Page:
As the oyster capital of California, Humboldt Bay’s bivalve business is big for the region, with a local economic impact of about $20 million in 2016, according to a survey conducted by Humboldt State University and California Sea Grant researchers.
The survey of all six oyster businesses operating in Humboldt Bay provides a snapshot of mariculture’s socioeconomic impact and can help identify opportunities and potential challenges for the industry, researchers say.
“The mariculture industry is undergoing changes, with some proposals to expand operations in the bay, so it’s important to understand the baseline when that’s happening,” says Environmental Science & Management Professor Laurie Richmond. She created and administered the survey along with Economics Professor Will Fisher, former Economics Professor Steve Hackett, student Wyatt Smith, and California Sea Grant Extension scientist Joe Tyburczy.
The second-largest coastal estuary in California, Humboldt Bay is the largest producer of oysters in the state. Despite the industry’s prominence, Richmond and her team found that existing data on the socioeconomic conditions of the local mariculture industry was outdated and incomplete.
So in 2017, they administered a survey that asked Coast Seafoods, North Bay Shellfish, Hog Island Oyster Co., Aqua Rodeo Farms, Taylor Mariculture LLC, and Humboldt Bay Oyster Co. about everything from their revenue to the number of employees to concerns and predictions about the industry’s future.
Results, which focused on 2016 and were released in November 2018, revealed that while mariculture isn’t as dominant as the local commercial fishing industry, it remains a significant player in Humboldt’s seafood economy. The local oyster business was a $9.8 million industry in 2016. When the researchers calculated the indirect impacts of the industry, that figure translates into an estimated total local economic impact of $19.3 million, according to the report.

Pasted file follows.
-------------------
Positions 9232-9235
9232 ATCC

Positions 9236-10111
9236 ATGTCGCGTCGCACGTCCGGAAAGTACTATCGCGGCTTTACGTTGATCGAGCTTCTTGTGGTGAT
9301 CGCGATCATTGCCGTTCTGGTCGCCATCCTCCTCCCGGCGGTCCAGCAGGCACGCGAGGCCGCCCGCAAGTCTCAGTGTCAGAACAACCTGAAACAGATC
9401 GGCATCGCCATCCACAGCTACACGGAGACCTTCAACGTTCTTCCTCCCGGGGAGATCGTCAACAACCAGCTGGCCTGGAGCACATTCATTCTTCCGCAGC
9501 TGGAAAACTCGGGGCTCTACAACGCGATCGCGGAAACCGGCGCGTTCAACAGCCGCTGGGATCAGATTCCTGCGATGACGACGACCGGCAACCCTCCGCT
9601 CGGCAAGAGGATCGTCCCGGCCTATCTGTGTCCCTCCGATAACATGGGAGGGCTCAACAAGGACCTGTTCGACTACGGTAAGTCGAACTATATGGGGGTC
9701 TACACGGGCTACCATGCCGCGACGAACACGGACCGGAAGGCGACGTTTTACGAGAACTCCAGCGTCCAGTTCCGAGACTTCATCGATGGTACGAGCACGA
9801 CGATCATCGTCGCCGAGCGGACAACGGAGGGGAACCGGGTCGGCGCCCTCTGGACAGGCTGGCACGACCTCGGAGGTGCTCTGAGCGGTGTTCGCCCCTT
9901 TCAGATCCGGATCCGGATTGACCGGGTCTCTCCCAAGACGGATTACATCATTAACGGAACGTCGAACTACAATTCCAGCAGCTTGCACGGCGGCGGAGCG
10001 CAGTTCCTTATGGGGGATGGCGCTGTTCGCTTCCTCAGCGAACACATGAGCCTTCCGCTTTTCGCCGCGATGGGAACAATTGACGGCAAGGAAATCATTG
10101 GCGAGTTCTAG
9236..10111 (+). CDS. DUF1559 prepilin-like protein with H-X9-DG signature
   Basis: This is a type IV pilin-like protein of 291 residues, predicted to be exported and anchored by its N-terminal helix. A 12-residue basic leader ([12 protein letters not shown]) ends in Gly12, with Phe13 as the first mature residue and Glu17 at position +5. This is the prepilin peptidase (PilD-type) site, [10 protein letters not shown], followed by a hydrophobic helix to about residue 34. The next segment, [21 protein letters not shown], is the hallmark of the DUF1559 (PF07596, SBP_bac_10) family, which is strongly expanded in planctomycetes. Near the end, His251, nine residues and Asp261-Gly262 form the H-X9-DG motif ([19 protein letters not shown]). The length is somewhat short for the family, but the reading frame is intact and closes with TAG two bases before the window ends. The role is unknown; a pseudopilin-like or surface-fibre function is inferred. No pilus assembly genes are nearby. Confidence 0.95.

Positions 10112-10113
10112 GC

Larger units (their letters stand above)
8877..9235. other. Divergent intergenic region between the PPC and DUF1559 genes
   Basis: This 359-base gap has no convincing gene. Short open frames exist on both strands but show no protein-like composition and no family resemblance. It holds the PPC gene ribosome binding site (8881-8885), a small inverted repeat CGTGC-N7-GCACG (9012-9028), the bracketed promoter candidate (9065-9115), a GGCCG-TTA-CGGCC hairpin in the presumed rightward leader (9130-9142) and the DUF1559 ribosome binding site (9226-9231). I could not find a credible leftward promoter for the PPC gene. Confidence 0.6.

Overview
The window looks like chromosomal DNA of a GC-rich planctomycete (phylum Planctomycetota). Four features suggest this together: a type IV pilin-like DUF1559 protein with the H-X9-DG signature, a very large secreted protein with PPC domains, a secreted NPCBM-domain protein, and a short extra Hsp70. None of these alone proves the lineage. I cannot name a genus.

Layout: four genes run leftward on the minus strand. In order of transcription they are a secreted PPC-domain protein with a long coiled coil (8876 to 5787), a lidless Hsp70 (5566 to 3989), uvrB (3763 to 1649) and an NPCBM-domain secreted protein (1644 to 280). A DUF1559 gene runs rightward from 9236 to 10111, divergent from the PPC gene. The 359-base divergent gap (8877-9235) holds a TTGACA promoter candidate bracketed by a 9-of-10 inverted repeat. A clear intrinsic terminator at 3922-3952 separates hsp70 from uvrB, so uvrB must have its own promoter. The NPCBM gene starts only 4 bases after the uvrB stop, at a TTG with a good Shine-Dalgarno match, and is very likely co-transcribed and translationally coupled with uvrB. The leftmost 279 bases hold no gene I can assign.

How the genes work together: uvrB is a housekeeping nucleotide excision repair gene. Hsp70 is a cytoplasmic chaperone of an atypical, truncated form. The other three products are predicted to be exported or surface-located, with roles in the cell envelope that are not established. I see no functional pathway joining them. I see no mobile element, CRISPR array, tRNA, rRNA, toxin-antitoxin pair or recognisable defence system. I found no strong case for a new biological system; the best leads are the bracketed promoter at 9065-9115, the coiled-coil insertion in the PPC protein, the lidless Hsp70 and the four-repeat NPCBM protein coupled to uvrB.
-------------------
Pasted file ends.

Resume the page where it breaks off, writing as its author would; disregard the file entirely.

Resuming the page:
That same year, Humboldt Bay produced 9.9 million market-size whole oysters, which generated most of its sales. Sixty-two percent of industry revenue came from the sale of whole Kumamoto oysters and 3 percent from Pacific oysters.
Oyster seed made up 34 percent of total sales and was the industry’s largest expense, costing $4.2 of $10 million in total expenditures for 2016 — figures that surprised Richmond.
“When people think of the oyster business they picture whole oysters. So it’s interesting to understand how something as small as seed and larvae has a huge financial impact,” she says.
Other key findings include:
— The smaller Humboldt Bay oyster businesses (North Bay Shellfish, Humboldt Bay Oyster Co., and Aqua-Rodeo Farms) sell the majority of their oysters in Humboldt County.
— The industry provides roughly 100 full-time jobs and plans to expand employment in the next five years.
— The mariculture industry is active in the community, spending 267 employee hours a month collaborating or engaging with the community in graduate student research projects or other HSU activities, eelgrass and black brant studies, beach clean-ups, farm-to-table initiatives, and more.
— Top concerns include the availability of tidelands (or access to areas in the bay where they can grow mature oysters), permitting costs, water quality, and regulatory changes.
— Businesses anticipate higher production of oysters, larvae, and seed, and more acreage, jobs, and revenue by 2022. Much of this projected increase is linked to the approval of the Humboldt Bay Harbor District’s pre-permitting project, which could open up more grounds for mature shellfish production.